This is how I feel today, like a rose wilting in the heat.
The heat wave continues, but we spent the day at one of the most fascinating places we’ve visited yet. Hampton Court Palace began as the home of Thomas Cardinal Wolsey and some of the rooms of this original structure still remain. They feature elaborate carved ceilings and walls inspired by the Italian Renaissance. Within ten years Henry VIII had taken over the palace and added several rooms, making Hampton one of his favorite pleasure palaces. This is where Jane Seymour gave birth to Henry’s only son, Edward, and died twelve days later. It is said that her ghost still roams the staircase. James I also spent time at Hampton Court, and it was here that he commissioned a new English translation of the Bible. Willliam and Mary rebuilt the palace during their reign, adding a new wing design by Christopher Wren. After William and Mary few royal families used the palace. Queen Victoria finally restored it and opened it to the public in 1838.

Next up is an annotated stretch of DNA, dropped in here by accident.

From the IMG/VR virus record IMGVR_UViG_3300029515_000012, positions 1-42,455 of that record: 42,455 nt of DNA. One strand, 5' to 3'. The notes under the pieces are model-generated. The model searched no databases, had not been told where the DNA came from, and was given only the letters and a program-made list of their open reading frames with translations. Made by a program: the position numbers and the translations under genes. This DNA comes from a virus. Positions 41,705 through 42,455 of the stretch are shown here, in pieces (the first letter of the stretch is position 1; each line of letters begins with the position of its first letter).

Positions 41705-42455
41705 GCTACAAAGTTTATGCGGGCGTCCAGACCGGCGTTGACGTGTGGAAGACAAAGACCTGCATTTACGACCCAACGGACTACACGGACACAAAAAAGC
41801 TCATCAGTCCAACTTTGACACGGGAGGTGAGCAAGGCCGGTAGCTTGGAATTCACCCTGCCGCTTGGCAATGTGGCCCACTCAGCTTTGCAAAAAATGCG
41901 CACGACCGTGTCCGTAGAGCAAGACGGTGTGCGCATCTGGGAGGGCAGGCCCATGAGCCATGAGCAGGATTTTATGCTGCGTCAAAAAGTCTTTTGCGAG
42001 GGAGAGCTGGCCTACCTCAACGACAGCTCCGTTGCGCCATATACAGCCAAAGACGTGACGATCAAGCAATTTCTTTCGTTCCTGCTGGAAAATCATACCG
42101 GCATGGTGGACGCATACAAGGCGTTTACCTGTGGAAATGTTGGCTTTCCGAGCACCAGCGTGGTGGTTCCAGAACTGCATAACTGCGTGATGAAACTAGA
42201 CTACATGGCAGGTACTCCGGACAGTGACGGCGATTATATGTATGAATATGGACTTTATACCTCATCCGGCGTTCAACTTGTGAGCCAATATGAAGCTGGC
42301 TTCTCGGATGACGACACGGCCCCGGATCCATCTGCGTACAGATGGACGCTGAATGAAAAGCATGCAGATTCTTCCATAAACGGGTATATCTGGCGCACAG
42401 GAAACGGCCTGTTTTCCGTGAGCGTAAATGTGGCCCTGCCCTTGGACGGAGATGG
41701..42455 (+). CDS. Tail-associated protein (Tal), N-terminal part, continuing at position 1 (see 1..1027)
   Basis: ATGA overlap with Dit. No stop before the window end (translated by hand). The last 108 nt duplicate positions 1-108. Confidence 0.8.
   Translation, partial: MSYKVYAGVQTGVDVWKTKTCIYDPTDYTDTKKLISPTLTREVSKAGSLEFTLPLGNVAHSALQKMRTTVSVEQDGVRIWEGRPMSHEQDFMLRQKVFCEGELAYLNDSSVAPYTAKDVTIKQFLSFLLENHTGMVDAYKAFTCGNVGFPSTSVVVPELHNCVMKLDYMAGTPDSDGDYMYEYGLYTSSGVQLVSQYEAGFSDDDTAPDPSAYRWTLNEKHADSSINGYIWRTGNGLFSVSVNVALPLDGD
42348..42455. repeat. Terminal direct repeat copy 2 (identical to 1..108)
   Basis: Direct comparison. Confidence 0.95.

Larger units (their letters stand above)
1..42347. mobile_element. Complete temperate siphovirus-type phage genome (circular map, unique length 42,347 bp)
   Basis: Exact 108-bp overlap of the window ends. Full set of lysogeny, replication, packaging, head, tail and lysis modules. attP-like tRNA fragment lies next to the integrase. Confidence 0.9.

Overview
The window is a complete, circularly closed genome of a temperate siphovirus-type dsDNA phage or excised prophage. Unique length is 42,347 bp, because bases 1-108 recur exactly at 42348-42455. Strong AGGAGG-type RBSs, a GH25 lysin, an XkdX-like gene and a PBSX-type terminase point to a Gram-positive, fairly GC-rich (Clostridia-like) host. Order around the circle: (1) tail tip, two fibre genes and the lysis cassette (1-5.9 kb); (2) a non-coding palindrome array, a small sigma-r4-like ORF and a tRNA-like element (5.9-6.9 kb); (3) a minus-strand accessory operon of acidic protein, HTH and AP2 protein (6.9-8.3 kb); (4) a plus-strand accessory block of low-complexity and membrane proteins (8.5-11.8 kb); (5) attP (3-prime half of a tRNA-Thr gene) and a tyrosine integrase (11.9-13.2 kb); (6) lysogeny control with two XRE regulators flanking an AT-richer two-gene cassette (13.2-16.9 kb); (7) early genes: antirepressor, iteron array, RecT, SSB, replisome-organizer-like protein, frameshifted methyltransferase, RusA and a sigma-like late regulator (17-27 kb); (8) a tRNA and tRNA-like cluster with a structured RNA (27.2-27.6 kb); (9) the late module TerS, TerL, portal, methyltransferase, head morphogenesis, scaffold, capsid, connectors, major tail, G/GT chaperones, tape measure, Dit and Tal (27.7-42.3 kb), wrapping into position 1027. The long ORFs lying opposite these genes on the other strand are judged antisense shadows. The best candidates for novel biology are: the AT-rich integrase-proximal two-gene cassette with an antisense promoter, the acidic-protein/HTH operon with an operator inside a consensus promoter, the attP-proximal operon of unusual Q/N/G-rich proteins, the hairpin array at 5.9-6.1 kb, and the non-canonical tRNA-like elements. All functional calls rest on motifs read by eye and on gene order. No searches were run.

This span of history and renovation is what makes Hampton Court so fascinating. Walking through the rooms is a tour of architectural styles, from Tudor to English Baroque. You can feel the history and the impact events had on architecture as you walk from room to room.
The front of the palace has a foreboding, medieval feel.
Wren’s addition on the back is light and refined. It’s hard to believe this is the same building. This central courtyard separates the wings.
Other details reveal the variety of Hampton Court.
The gardens are just as remarkable in their beauty and history. We are here during a drought and record heat. I can just imagine what this looks like in the spring.
The juxtapositions of the day continued as I left and found this.
5 months ago